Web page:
Many images of the Disney characters are available online, and so are trailers of all their movies. These can make great additions while teaching the Beatitudes in a way kids are likely to cherish!

Mother’s Day Sunday School Activities: Tea and Coupons

Two Fun Mother's Day Activities: Tea and Coupons

No one sacrifices more of their own time caring for others than a mother. Christian moms especially tend to go above and beyond, because they understand Biblical servant hood and put it into practice. However, young children sometimes don’t realize just how much their mom does for them. They’re so used to her doing what she does, they don’t even realize just how special she is.

As Sunday school teachers, we can use Mother’s Day as a great opportunity to show kids how to honor Mom. Cards and crafts are great, but an even more important lesson is one of serving Mom. The Bible commands all of us in the Ten Commandments to “honor your father and mother” and these Mother’s Day activities for your Sunday school class will teach kids how to do just that.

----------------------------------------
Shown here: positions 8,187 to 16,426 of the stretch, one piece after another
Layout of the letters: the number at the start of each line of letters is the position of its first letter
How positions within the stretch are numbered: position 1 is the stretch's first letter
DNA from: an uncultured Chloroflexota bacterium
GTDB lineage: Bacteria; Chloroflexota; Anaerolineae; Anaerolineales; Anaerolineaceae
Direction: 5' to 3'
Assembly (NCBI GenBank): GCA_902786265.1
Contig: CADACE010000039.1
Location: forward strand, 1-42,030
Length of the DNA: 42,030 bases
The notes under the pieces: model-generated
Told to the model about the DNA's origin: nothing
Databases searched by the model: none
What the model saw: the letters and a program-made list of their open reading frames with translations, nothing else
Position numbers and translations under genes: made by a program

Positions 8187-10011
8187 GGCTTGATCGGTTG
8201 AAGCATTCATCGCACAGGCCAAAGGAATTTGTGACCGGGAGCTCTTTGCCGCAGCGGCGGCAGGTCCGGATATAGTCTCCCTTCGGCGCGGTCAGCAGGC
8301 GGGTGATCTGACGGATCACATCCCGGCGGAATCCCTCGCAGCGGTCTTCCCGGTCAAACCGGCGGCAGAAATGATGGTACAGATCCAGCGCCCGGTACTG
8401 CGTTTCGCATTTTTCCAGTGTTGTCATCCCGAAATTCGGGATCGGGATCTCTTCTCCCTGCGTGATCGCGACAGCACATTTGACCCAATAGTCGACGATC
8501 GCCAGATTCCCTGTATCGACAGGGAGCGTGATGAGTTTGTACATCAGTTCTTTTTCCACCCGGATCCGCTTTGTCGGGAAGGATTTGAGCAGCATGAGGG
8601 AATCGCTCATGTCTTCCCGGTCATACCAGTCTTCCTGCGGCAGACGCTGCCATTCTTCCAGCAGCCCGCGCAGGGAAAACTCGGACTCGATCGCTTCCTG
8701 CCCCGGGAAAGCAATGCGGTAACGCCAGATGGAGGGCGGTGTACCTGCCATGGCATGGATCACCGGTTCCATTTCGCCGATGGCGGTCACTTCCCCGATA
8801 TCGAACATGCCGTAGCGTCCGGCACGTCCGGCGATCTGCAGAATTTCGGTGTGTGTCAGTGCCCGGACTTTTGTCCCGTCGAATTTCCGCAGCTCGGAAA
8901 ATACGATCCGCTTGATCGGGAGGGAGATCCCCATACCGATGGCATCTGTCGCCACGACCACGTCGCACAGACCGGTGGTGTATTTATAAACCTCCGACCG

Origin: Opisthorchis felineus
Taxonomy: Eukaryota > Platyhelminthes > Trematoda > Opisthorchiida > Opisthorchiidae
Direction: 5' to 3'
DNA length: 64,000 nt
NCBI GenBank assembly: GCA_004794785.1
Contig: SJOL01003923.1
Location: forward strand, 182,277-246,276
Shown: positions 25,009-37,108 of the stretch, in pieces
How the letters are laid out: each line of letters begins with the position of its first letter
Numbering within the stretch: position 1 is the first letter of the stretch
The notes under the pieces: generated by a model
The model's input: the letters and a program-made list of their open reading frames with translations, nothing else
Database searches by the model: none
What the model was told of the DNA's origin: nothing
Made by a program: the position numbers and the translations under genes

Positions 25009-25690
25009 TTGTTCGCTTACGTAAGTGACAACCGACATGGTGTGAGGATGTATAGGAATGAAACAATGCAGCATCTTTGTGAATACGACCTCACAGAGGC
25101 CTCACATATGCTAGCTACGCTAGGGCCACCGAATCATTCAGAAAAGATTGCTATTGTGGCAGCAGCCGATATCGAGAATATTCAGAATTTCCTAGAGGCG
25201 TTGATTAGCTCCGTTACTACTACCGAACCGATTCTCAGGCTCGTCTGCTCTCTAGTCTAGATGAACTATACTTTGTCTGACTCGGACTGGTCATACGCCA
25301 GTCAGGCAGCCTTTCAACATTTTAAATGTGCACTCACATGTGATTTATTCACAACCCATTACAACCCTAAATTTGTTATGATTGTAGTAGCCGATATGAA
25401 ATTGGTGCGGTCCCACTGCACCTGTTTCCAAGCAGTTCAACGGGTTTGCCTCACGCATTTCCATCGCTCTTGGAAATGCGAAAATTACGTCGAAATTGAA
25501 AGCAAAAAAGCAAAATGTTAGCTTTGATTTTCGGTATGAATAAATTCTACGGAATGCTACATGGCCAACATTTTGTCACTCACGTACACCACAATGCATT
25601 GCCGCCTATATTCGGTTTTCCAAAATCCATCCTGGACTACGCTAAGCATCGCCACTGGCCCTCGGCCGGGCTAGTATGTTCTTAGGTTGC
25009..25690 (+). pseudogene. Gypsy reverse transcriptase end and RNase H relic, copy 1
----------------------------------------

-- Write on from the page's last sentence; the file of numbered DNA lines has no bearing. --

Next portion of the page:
Mother’s Day Tea

One way to learn to serve mom is to, well, actually serve her! Consider setting up a Mother’s Day tea in your classroom. It doesn’t have to really be tea- you can serve juice or milk- the point is to get the kids involved. Start preparing with your class a week or two in advance. Plan out the “menu” with them.  Make some simple decorations (placemats, paper chains, etc.), and prepare some invitations. Go over some easy table manners and how the kids will serve. For younger children, you may want to set up the tea buffet-style and assign each child a station. One child can open the door. One can hand out napkins; one can spoon out fruit, while another can put doughnuts on the plates (you can pour the drinks!)  Older kids can actually carry food to the table and personally serve their mom.

On the morning of the tea, decorate your classroom with a tablecloth and the decorations the kids made. You might also consider having the kids sing a song or recite a poem or Bible verse. No matter what you and your class plan, the moms will love it and be touched by the gesture, and the kids will learn a lesson in serving others.

Mother’s Day Extreme Coupons

Another great activity for teaching servanthood is making some Mother’s Day Extreme Coupons. For this activity, you will need some card stock (any color), and markers. Help the kids write, “For an Extremely Great Mom” on the front. On the back, write “For”, “From”, and “Exp.”. Help the kids brainstorm what special thing they can do for mom (paint her nails, make her breakfast) or a chore they can do for her (dishes, trash) and fill in the “For” line. Have them sign their names where it says “From”, of course, and next to “Exp.” write “NEVER!“. Tell the kids to present Mom with her coupon on Mother’s Day and she can redeem it whenever she wants.